CD4+ T-cell enrichment
CD4 T cells were negatively enriched using Miltenyi CD4 T-Cell Isolation Kit II (Miltenyi Biotec, Auburn, CA) with modifications to the manufacturer's instructions. To achieve a consistently high CD4 purity rate for quantitative reverse transcriptase-polymerase chain reaction (RT-PCR) analysis, the amount of cocktail antibody, antibiotin MicroBeads, and incubation time were increased by 25%, and cells were eluted on an LD column. The CD4 T-cell purity rate was consistently higher than 97%. For CD4+CD25hi T-cell isolation, PBMCs were negatively enriched for CD4 T cells using Miltenyi CD4 T-Cell Isolation Kit II according to the manufacturer's instructions. Purified CD4 T cells were stained with anti-CD25 PE (2A3 clone) at a concentration of 5 μL/1 × 106 cells for 30 minutes on ice, washed, and subsequently incubated with anti-PE MicroBeads (Miltenyi Biotec) according to the manufacturer's instructions. The CD4+CD25hi fraction was collected by eluting the cells first through an LS column and then through a magnetic separation (MS) column to further enrich for CD4+CD25hi T cells. The purity of CD4+CD25hi fractions ranged from 85% to 91%. The CD4+CD25- fraction was additionally purified over an LD column. For isolation of CD4+CD25hi and CD4+CD25- subsets using fluorescence-activated cell-sorter (FACS), PBMCs were enriched for CD4 T cells as described above and stained with PE-conjugated anti-CD25 (2A3 clone), allophycocyanin-conjugated anti-CD4, and FITC-conjugated anti-CD3 antibodies for 30 minutes on ice, washed, and run on FACSVantage DiVa sorter (BD Biosciences, San Jose, CA).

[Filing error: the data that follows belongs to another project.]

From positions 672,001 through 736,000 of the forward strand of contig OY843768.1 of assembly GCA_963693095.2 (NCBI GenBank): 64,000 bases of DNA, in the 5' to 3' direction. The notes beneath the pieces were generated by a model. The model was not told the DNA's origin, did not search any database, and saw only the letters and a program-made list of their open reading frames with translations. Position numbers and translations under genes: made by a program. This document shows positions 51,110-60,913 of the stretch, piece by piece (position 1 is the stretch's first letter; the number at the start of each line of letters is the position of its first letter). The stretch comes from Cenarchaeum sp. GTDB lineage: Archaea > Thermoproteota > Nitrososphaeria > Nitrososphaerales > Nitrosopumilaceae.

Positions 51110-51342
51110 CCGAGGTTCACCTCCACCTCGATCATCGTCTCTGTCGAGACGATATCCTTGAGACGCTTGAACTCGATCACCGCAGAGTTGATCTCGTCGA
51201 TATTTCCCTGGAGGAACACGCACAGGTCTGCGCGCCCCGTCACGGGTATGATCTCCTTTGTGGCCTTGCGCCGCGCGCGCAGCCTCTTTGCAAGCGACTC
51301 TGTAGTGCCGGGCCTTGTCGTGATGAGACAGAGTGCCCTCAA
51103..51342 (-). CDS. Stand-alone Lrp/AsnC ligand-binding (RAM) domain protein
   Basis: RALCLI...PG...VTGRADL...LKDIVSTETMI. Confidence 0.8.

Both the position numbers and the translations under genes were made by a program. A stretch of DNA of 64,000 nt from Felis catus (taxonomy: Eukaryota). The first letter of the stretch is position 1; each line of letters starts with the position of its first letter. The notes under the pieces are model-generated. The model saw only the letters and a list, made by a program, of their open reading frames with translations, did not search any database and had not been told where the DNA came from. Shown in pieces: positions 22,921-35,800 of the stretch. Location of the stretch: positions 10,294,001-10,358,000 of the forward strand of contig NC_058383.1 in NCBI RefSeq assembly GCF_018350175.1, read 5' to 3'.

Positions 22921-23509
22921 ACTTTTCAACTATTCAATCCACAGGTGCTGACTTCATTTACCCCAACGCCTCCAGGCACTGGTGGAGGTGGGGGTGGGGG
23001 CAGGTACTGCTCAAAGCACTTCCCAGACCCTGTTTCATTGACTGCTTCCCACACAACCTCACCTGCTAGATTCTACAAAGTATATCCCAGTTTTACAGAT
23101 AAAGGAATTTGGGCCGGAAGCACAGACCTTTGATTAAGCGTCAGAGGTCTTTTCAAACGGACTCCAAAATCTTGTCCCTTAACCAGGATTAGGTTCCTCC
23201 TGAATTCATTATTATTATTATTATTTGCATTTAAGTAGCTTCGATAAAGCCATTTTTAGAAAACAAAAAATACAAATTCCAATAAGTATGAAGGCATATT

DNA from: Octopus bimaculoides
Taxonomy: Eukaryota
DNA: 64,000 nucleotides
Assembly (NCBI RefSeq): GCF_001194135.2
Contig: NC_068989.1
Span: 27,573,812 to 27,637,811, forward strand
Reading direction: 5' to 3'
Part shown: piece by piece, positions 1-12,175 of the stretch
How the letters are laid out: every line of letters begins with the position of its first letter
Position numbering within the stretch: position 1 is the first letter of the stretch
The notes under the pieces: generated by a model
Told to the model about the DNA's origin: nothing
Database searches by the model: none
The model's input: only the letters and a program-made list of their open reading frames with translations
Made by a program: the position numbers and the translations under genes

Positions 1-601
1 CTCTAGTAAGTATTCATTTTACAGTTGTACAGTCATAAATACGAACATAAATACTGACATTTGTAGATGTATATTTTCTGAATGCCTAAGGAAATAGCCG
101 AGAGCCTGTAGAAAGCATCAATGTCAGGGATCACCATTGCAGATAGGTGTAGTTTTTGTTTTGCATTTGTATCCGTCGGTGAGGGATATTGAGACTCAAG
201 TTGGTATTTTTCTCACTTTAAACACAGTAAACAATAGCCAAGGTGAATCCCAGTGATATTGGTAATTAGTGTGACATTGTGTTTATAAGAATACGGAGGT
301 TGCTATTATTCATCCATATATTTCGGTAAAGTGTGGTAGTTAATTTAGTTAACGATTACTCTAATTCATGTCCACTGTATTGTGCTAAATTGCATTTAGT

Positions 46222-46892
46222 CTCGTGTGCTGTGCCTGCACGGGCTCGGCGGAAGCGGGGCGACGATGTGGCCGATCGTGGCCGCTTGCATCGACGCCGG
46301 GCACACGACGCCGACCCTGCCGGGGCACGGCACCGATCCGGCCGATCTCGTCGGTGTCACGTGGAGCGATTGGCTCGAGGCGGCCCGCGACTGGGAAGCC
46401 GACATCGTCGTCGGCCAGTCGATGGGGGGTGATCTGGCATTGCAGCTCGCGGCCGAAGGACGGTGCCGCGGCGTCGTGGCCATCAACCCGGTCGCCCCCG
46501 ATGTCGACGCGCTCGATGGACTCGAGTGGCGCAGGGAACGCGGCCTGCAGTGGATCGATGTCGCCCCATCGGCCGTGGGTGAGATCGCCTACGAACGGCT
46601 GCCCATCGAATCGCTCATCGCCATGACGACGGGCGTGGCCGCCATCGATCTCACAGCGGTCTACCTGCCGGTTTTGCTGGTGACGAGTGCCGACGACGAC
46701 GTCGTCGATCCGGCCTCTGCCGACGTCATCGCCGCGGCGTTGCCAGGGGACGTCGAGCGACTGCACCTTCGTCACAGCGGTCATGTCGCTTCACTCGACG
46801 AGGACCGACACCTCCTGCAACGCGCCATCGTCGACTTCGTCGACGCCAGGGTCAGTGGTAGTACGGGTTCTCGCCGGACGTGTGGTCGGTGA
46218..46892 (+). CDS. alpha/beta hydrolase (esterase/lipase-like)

CD4CD25- T cells (5 × 104 cells/well) were cocultured with CD4CD25+ T cells (5 × 104 cells/well, 1:1 ratio) with 1 μg/mL anti-CD3 antibody (OKT3) in the presence of irradiated (3500 Rad) T-depleted PBMCs (2.5 × 105 cells/well) in a 96-well flat-bottom plate. Accessory cells were isolated by negative selection of PBMCs incubated with anti-CD3 Dynabeads antibody (Dynal Biotech, Oslo, Norway) according to the manufacturer's instructions. Proliferation was assessed by [3H]thymidine (1 μCi [0.037 MBq] per well) incorporation pulsed on day 4 and quantified 18 hours later using a liquid scintillation counter. For FACS-sorted suppression assay, irradiated fresh allogeneic T-depleted PBMCs (5 × 105 cells/well) were used, and cultures were pulsed on day 6 and harvested 18 hours later.
Flow cytometry analysis